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Do No Harm
A lot or a little?
The parents' guide to what's in this TV show.
What parents need to know
Parents need to know that Do No Harm centers on a good man with an evil alter ego who parties hard, mistreats women, and is a generally despicable person. As a result, you'll see some sexually charged scenes with implied intercourse, encounter the use of illegal substances like cocaine, and hear iffy gateway words like "p---k" and "jackass." You'll also see some punching and kicking, along with bloody surgeries that ultimately save lives.
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What's the story?
By day, Jason Cole (Steven Pasquale) is a brilliant and likable neurosurgeon who, armed with the Hippocratic vow to DO NO HARM, uses his skills to help patients in need. But every night at 8:25 p.m., he transforms into the evil Ian Price, a cunning narcissist whose self-indulgence knows no bounds. The plot thickens when the powerful experimental drug Jason's been using to keep Ian at bay stops working, and he's forced to confront the dark side of his dual personality.
Is it any good?
Do No Harm, without a doubt, is ridiculous. But when you consider that it's based on a classic story that was written more than 100 years ago, the bitter pill of a brilliant neurosurgeon who transforms into a metaphorical monster every night at exactly 8:25 p.m. -- and has therefore managed to convince his colleagues that he can't work nights because he's a diabetic -- is a bit easier to swallow.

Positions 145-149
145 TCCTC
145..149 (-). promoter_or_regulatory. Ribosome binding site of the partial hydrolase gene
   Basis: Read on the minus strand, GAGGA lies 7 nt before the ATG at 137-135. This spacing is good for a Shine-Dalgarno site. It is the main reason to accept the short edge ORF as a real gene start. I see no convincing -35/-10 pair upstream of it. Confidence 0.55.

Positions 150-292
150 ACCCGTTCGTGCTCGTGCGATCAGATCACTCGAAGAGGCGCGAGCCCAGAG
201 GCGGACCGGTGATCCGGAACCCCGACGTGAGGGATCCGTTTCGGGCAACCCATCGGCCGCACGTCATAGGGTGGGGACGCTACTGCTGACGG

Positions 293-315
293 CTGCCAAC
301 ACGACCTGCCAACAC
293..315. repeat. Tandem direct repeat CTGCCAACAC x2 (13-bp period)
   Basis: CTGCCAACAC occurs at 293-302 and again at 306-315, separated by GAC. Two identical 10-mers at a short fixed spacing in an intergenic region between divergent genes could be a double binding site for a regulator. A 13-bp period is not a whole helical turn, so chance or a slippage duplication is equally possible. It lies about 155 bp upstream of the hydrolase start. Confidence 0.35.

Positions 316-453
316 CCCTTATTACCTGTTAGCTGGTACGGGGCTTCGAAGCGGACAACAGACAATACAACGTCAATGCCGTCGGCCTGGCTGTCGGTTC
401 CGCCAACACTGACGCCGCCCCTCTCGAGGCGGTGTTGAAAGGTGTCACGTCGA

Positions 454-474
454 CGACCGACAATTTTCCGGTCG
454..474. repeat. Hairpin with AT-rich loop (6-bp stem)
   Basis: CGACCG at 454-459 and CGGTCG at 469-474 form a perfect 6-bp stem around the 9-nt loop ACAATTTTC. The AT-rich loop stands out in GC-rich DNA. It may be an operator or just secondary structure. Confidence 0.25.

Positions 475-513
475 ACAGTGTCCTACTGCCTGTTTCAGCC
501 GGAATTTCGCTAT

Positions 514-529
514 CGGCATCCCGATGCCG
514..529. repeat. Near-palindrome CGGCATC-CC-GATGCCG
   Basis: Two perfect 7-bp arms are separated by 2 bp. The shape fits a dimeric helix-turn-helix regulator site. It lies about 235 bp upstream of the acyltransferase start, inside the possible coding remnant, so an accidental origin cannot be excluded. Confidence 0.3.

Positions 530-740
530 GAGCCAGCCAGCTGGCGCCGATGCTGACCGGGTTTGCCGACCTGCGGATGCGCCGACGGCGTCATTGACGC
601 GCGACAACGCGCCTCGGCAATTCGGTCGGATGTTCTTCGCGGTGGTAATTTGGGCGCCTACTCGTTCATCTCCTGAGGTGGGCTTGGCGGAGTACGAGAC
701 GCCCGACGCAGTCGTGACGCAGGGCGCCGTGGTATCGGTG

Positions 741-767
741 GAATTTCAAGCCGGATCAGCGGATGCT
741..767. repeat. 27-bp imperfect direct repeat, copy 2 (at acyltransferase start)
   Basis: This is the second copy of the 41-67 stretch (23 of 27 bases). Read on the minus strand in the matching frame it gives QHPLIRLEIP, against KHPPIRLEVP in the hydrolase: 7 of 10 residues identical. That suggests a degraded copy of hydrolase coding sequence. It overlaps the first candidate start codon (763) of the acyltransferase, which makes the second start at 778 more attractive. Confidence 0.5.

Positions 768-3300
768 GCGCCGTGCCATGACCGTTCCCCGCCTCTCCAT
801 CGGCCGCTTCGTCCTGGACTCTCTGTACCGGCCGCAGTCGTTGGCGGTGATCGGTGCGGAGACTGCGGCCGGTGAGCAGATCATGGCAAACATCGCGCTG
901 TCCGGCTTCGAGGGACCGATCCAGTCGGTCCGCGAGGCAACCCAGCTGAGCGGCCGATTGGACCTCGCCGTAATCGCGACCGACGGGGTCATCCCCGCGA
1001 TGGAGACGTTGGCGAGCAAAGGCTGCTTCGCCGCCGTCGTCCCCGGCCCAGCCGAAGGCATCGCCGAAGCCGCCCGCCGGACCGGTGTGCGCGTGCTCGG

What really saves it though is Pasquale's charming portrayal of both characters, particularly his playful take on the evil Ian, who he imbues with dash of Dexter and a wink to American Psycho's Patrick Bateman. The result is a completely despicable human being you can't help but like -- even when you know you shouldn't.
Talk to your kids about ...
Families can talk about Robert Louis Stevenson's The Strange Case of Dr. Jekyll and Mr. Hyde, the classic thriller that inspired this modern medical drama. How has Do No Harm adapted the major themes of Stevenson's story for today's audiences? How do Jason Cole and Ian Price compare to Henry Jekyll and Edward Hyde?
Why do writers and other artists turn to the concept of good vs. evil (also known as moral dualism) so often for inspiration? What's so compelling about the coexistence of moral extremes?
How do Jason and Ian compare as role models? Even though Jason is the obvious protagonist, do you ever find yourself rooting for Ian? Does Ian have any redeeming qualities, or is he a 100 percent horrible person?
Themes & Topics
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For kids who love drama
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